Diagnosing spinal osteomyelitis: A comparison of bone and Ga-67 scintigraphy and magnetic resonance imaging

Charito Love, Mahendra Patel, Baron S. Lonner, Maria B. Tomas, Christopher J. Palestro

Research output: Contribution to journalArticle

112 Citations (Scopus)

Abstract

Purpose: The objective of this investigation was to compare the accuracies of bone and Ga-67 scintigraphy and magnetic resonance imaging (MRI) for diagnosing spinal osteomyelitis and to determine the optimal radionuclide approach to this disorder. Methods: Twenty-two patients, with 24 sites of possible spinal osteomyelitis, who underwent three-phase bone scintigraphy with SPECT, Ga-67 scintigraphy with SPECT, and MRI with and without contrast were included in this retrospective review. Bone scans were interpreted as three-phase studies, delayed planar images alone, delayed planar plus SPECT, and SPECT alone (to identify uptake patterns). Sequential bone/Ga-67 images were interpreted as planar and as SPECT studies. Planar and SPECT Ga-67 images were also interpreted alone. Precontrast MRI studies were used to identify osteomyelitis, whereas postcontrast images were used to identify soft tissue infection. Results: Eleven sites of spinal osteomyelitis were identified. Tracer uptake in two contiguous vertebrae, as noted on SPECT, was the most accurate bone scan criterion for detecting spinal osteomyelitis (71%). SPECT bone/Ga-67 was significantly more accurate (92%) than both planar bone/Ga-67 (75%) and bone SPECT (P = 0.15 and P = 0.2, respectively). SPECT Ga-67 was as accurate as SPECT bone/Ga-67 and as sensitive as MRI (91%); the radionuclide study was slightly but not significantly more specific (92% vs. 77%) than MRI. Of 11 sites of extraosseous infection, 10 were identified on MRI, 9 on SPECT Ga-67, 7 on planar Ga-67, and none on bone scintigraphy. Conclusions: Spinal osteomyelitis and accompanying soft tissue infection can be diagnosed accurately with a single radionuclide procedure: SPECT Ga-67. This procedure can be used as a reliable alternative when MRI cannot be performed and as an adjunct in patients in whom the diagnosis is uncertain.

Original languageEnglish (US)
Pages (from-to)963-977
Number of pages15
JournalClinical Nuclear Medicine
Volume25
Issue number12
DOIs
StatePublished - 2000
Externally publishedYes

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Osteomyelitis
Single-Photon Emission-Computed Tomography
Radionuclide Imaging
Magnetic Resonance Imaging
Bone and Bones
Radioisotopes
Soft Tissue Infections
Spine

Keywords

  • Ga-67
  • Magnetic Resonance Imaging
  • Osteomyelitis
  • SPECT

ASJC Scopus subject areas

  • Radiology Nuclear Medicine and imaging
  • Radiological and Ultrasound Technology

Cite this

Diagnosing spinal osteomyelitis : A comparison of bone and Ga-67 scintigraphy and magnetic resonance imaging. / Love, Charito; Patel, Mahendra; Lonner, Baron S.; Tomas, Maria B.; Palestro, Christopher J.

In: Clinical Nuclear Medicine, Vol. 25, No. 12, 2000, p. 963-977.

Research output: Contribution to journalArticle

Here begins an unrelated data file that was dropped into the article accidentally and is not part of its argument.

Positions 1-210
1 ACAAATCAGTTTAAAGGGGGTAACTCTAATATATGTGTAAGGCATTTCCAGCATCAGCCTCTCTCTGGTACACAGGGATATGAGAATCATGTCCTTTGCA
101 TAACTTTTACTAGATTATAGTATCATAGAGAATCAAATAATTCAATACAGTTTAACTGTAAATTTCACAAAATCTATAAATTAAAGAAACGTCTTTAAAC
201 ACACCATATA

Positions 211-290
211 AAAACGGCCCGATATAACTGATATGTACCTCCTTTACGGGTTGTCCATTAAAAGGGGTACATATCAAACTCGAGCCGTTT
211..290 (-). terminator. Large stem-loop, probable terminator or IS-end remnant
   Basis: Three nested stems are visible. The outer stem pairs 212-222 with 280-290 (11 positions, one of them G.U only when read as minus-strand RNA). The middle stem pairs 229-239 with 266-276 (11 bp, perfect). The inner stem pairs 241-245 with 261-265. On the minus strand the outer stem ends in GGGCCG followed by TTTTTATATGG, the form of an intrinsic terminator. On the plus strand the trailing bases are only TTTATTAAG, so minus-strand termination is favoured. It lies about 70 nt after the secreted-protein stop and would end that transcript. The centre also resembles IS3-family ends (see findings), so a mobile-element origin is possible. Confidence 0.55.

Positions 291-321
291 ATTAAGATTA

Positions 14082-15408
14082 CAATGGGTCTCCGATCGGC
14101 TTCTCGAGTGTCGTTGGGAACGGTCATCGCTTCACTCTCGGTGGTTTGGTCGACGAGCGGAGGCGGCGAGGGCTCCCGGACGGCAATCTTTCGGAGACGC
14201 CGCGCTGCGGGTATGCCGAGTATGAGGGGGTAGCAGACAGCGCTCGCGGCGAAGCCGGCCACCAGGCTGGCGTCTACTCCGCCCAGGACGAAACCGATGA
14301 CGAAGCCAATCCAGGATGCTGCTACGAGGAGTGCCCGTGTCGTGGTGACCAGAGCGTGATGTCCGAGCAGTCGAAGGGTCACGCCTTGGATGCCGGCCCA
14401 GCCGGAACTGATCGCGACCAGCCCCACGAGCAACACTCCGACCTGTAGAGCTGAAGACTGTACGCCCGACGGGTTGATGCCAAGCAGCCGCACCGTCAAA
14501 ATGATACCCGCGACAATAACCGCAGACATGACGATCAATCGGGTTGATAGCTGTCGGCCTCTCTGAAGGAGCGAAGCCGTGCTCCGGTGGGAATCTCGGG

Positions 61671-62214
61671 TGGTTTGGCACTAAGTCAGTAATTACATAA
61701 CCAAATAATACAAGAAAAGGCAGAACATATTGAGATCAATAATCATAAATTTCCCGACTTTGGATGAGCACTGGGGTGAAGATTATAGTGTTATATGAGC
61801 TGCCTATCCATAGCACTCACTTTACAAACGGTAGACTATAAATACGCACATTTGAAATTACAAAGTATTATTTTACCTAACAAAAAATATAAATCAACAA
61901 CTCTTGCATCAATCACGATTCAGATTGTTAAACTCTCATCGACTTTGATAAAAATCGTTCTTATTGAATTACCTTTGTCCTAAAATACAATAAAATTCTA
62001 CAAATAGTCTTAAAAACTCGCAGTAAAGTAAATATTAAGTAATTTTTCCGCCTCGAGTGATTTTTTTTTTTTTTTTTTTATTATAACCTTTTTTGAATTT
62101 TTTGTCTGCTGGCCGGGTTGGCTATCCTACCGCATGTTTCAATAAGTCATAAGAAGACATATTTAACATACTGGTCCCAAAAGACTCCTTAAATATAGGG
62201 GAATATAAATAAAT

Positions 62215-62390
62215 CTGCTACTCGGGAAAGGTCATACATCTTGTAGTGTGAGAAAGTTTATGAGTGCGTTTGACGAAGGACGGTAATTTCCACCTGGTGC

Love, Charito ; Patel, Mahendra ; Lonner, Baron S. ; Tomas, Maria B. ; Palestro, Christopher J. / Diagnosing spinal osteomyelitis : A comparison of bone and Ga-67 scintigraphy and magnetic resonance imaging. In: Clinical Nuclear Medicine. 2000 ; Vol. 25, No. 12. pp. 963-977.
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abstract = "Purpose: The objective of this investigation was to compare the accuracies of bone and Ga-67 scintigraphy and magnetic resonance imaging (MRI) for diagnosing spinal osteomyelitis and to determine the optimal radionuclide approach to this disorder. Methods: Twenty-two patients, with 24 sites of possible spinal osteomyelitis, who underwent three-phase bone scintigraphy with SPECT, Ga-67 scintigraphy with SPECT, and MRI with and without contrast were included in this retrospective review. Bone scans were interpreted as three-phase studies, delayed planar images alone, delayed planar plus SPECT, and SPECT alone (to identify uptake patterns). Sequential bone/Ga-67 images were interpreted as planar and as SPECT studies. Planar and SPECT Ga-67 images were also interpreted alone. Precontrast MRI studies were used to identify osteomyelitis, whereas postcontrast images were used to identify soft tissue infection. Results: Eleven sites of spinal osteomyelitis were identified. Tracer uptake in two contiguous vertebrae, as noted on SPECT, was the most accurate bone scan criterion for detecting spinal osteomyelitis (71{\%}). SPECT bone/Ga-67 was significantly more accurate (92{\%}) than both planar bone/Ga-67 (75{\%}) and bone SPECT (P = 0.15 and P = 0.2, respectively). SPECT Ga-67 was as accurate as SPECT bone/Ga-67 and as sensitive as MRI (91{\%}); the radionuclide study was slightly but not significantly more specific (92{\%} vs. 77{\%}) than MRI. Of 11 sites of extraosseous infection, 10 were identified on MRI, 9 on SPECT Ga-67, 7 on planar Ga-67, and none on bone scintigraphy. Conclusions: Spinal osteomyelitis and accompanying soft tissue infection can be diagnosed accurately with a single radionuclide procedure: SPECT Ga-67. This procedure can be used as a reliable alternative when MRI cannot be performed and as an adjunct in patients in whom the diagnosis is uncertain.",
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